Your Top Three is a series here at Movies.com where we choose a topic and you give us your top three picks.
At the midpoint of every year, we like to ask everyone for their favorite movies released so far. A lot of the best films that come out through the year are done so in limited release and maybe don’t even expand to your neck of the woods. And then you forget about them and possibly don’t even notice when they’ve dropped on DVD or VOD. Clearly today’s poll is all about providing a crowd-sourced service to movie lovers.
First, to put things into perspective, Captain America: The Winter Soldier and The Lego Movie are currently the two top-grossing movies in the U.S. Interestingly enough, they’re also among the best of the year according to many of you. The Lego Movie is also the best movie of the year according to ratings on Rotten Tomatoes, not that it has the highest score of all but for how many critics have chimed in on it, it’s the champ. Going by highest scores, the picks would be documentaries Jodorowsky’s Dune, The Missing Picture and Elaine Stritch: Shoot Me, the Chilean film Gloria and the Laotian film The Rocket.
Admittedly, I still have to catch up with the following buzz titles: The Grand Budapest Hotel, We Are the Best!, Snowpiercer, The Immigrant, Blue Ruin, Obvious Child, Only Lovers Left Alive, Night Moves, Palo Alto, Bears, Locke, Chef, 22 Jump Street, The Raid 2 and How to Train Your Dragon 2.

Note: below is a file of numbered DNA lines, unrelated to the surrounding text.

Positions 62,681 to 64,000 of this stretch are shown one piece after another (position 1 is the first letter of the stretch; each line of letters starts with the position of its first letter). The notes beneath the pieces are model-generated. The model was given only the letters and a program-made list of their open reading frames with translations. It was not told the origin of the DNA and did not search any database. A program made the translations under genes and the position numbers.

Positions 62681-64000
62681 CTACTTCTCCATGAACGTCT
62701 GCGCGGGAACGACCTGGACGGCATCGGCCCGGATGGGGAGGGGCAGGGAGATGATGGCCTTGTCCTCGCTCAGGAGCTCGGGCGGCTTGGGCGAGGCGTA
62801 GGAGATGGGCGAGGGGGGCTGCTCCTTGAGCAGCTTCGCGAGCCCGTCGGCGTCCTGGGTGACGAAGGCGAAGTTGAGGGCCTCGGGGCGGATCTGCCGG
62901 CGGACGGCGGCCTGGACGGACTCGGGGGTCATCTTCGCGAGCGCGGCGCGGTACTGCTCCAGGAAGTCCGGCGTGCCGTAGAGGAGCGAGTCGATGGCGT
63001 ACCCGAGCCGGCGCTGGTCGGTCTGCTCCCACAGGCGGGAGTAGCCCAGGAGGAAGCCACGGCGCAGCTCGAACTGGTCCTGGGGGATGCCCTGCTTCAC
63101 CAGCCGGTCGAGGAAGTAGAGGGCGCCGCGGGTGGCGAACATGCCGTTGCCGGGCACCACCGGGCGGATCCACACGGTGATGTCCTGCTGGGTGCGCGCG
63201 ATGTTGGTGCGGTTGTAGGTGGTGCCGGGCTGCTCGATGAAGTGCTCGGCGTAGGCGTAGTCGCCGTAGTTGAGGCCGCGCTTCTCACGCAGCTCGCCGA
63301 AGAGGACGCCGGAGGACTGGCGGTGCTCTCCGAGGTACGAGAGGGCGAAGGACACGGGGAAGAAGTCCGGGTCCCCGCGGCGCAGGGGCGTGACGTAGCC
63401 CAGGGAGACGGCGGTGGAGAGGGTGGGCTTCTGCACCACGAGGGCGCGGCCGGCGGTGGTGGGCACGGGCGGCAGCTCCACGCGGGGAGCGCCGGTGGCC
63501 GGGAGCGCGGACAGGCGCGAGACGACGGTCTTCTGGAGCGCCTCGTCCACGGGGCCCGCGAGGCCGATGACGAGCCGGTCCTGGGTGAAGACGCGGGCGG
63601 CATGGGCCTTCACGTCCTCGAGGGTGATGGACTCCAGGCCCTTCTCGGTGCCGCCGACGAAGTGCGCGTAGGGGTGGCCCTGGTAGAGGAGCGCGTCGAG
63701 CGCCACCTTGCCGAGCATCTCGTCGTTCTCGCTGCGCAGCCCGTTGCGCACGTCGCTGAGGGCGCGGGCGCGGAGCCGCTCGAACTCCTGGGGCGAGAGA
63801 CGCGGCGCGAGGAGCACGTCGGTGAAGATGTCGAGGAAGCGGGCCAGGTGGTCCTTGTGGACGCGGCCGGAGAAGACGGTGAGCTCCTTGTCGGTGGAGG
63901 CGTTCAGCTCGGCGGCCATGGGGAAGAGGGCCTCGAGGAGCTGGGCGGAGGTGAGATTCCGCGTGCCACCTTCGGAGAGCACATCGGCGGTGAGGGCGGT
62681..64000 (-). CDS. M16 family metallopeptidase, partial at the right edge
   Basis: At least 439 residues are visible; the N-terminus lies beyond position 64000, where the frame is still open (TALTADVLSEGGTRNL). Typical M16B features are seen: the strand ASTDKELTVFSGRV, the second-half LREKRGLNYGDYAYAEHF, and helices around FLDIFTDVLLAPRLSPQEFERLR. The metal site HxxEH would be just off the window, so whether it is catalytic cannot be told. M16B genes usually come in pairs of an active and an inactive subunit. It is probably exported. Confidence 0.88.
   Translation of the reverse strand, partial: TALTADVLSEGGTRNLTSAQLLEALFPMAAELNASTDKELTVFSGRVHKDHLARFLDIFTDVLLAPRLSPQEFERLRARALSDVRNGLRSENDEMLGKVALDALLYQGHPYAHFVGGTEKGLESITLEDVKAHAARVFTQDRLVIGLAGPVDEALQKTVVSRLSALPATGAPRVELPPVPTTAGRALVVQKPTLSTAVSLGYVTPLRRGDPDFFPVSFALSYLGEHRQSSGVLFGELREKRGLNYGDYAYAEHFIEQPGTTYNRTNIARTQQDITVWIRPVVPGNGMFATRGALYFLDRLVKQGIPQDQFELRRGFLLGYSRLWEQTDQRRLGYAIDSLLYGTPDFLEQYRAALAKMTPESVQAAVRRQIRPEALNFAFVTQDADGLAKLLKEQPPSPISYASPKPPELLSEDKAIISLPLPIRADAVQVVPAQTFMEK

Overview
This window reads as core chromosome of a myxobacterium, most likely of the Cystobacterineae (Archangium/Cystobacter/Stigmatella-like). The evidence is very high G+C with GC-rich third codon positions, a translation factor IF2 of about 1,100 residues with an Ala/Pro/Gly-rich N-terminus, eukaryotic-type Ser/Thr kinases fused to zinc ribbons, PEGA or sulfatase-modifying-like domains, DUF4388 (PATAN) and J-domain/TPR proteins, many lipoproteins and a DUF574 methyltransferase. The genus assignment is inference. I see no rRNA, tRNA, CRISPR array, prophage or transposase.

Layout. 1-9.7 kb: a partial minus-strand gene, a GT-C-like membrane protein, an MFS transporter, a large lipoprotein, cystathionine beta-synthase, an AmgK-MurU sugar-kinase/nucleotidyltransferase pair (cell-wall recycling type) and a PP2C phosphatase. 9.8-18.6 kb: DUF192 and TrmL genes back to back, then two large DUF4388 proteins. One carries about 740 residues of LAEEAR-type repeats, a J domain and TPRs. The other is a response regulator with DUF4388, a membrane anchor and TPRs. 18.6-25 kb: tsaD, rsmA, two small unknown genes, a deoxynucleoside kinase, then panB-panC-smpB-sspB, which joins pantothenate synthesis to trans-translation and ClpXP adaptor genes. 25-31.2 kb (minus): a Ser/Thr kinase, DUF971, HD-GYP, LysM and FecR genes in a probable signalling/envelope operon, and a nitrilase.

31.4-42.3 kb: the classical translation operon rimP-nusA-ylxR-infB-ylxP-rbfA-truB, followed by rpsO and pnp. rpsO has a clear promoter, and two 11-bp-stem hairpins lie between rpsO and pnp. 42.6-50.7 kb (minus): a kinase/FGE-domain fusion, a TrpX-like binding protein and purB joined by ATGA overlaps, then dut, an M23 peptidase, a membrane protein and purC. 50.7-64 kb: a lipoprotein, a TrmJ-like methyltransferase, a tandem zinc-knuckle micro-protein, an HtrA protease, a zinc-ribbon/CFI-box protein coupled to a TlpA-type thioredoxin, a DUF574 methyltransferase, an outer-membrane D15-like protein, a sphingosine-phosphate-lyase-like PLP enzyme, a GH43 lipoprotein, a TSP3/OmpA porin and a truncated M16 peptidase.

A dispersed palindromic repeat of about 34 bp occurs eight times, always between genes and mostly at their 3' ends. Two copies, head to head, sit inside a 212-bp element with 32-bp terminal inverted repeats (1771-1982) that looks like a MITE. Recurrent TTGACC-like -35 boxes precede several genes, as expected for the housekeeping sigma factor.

My Top Three 2014 Movies:
1. Under the Skin
The only movie to really stun me in the way I expect from cinema, this bleak sci-fi flick by Jonathan Glazer and starring Scarlett Johansson as a predatory alien looks and sounds like nothing else this or any year. I really love the contrast between the near-documentary exterior scenes and the shining production design of the spaceship (?) interiors. Under the Skin is so far and away my favorite of 2014 that it’s almost not even fair to give it two companions.
2. The Double
It’s not often that an actor gets to show his “range” in a movie the way Jesse Eisenberg does in the sophomore effort from Richard Ayoade. That is, not in terms of emotion but just seemingly simple character type. It’s almost self-parody of Eisenberg’s two kinds of roles, the awkward shy guy and the confident con man. It’s a wonderful performance, and also the rest of the movie is weirdly and wickedly wonderful, too.
3. The Internet’s Own Boy: The Story of Aaron Swartz
Brian Knappenberger’s documentary about the late Internet pioneer, who took his life last year as he faced prison time, is a biography that transcends its own subject by ultimately being about major issues for all Americans. Yet the film never loses focus on Swartz and what he meant and what it means to lose him, made especially poignant in some highly emotional moments where his family and friends are interviewed fairly soon following his death. I’ve seen it twice, cried each time.
Your Top Three 2014 Movies (the top three of which are Nymphomaniac followed by a tie for second of The Lego Movie, The Grand Budapest Hotel and Under the Skin):
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